Part of Outsports’ series on our 100 most important moments in gay sports history.
Basketball, 2005. This is a tough one. On the one hand, Swoopes is one of the most decorated professional athletes to have ever come out. She's considered one of the greatest female basketball players of all time. She won three Olympic gold medals. She was a seven-time WNBA All-Star and three-time league MVP.
When she came out, it was the biggest sports talk story of the week. In 2005, sports media outlets were still not talking about these issues much; Swoopes' announcement opened the door to those conversations. Not surprisingly, the reaction of many was, "Oh shocker, a player in the WNBA is a lesbian." But it gave many of us the opportunity to talk about homophobia in women's sports in a way the average straight sports fan hadn't thought of.
On the flip side, Swoopes was a flash in the lesbian pan. For a week she was out and proud, talking in every media outlet she could (thanks in large part to publicist Howard Bragman). Then she went on an Olivia cruise and when she got back...nothing. She quietly went back to her life and back to playing basketball, making rare appearances on behalf of gay issues or gay organizations.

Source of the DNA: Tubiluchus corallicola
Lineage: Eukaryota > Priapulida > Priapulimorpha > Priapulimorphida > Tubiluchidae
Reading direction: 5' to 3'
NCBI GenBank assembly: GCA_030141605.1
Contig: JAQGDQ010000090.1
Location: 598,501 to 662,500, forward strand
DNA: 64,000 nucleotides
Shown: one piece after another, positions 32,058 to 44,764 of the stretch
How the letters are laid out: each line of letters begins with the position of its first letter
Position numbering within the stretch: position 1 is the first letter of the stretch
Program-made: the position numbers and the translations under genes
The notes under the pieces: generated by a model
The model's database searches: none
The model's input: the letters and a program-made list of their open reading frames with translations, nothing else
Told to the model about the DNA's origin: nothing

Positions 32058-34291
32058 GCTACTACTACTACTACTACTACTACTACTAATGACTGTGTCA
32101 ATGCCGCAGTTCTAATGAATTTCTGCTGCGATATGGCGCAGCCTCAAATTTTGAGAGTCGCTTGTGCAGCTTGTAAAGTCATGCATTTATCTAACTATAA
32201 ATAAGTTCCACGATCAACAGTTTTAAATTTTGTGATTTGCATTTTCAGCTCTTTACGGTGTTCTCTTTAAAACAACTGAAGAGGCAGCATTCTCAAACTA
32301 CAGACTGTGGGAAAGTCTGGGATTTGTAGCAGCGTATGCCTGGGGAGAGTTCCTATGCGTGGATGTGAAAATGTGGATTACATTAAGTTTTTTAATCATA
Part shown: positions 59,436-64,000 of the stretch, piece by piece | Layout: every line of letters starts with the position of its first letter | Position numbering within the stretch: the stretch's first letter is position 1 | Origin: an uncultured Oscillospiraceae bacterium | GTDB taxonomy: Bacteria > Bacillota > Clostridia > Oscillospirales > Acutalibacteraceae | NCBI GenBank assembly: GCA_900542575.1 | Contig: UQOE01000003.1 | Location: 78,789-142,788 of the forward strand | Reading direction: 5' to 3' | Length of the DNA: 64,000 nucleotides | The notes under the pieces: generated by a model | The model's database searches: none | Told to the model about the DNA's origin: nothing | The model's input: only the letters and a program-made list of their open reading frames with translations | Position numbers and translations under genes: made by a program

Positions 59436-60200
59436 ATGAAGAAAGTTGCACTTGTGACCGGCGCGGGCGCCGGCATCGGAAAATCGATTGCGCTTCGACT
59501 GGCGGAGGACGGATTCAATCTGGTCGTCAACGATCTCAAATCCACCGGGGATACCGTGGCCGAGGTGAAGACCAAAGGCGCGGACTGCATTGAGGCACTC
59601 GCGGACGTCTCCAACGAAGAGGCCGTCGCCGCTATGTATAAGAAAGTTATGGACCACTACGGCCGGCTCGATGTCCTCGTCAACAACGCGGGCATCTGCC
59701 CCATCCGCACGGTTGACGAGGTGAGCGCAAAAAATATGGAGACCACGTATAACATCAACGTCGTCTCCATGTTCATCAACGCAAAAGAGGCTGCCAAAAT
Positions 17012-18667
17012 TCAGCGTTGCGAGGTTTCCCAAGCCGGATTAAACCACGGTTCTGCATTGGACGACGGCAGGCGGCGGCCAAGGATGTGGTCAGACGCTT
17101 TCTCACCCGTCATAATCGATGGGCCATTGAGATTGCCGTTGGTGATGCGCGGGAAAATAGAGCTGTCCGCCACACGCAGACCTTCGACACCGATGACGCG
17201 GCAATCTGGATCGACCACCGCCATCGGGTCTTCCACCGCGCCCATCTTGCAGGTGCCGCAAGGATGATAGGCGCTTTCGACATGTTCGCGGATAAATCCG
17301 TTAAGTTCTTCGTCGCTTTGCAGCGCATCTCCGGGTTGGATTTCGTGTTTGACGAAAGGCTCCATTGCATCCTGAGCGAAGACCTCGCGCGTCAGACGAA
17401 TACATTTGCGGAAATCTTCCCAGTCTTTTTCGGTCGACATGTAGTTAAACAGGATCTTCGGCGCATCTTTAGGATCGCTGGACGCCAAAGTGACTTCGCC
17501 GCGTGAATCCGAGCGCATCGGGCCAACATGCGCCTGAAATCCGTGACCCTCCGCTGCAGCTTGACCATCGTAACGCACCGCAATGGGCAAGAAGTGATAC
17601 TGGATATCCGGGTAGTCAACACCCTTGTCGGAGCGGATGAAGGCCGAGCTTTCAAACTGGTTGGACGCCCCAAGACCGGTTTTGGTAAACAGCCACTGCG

So when it was discovered last autumn that she had ended her relationship with a woman and was engaged to marry a man, her legacy as a lesbian pioneer was virtually shattered. What has been disappointing is that she hasn't taken up the powerful mantel of bisexual pioneer, opting to stay silent about her sexual orientation post-lesbianism.
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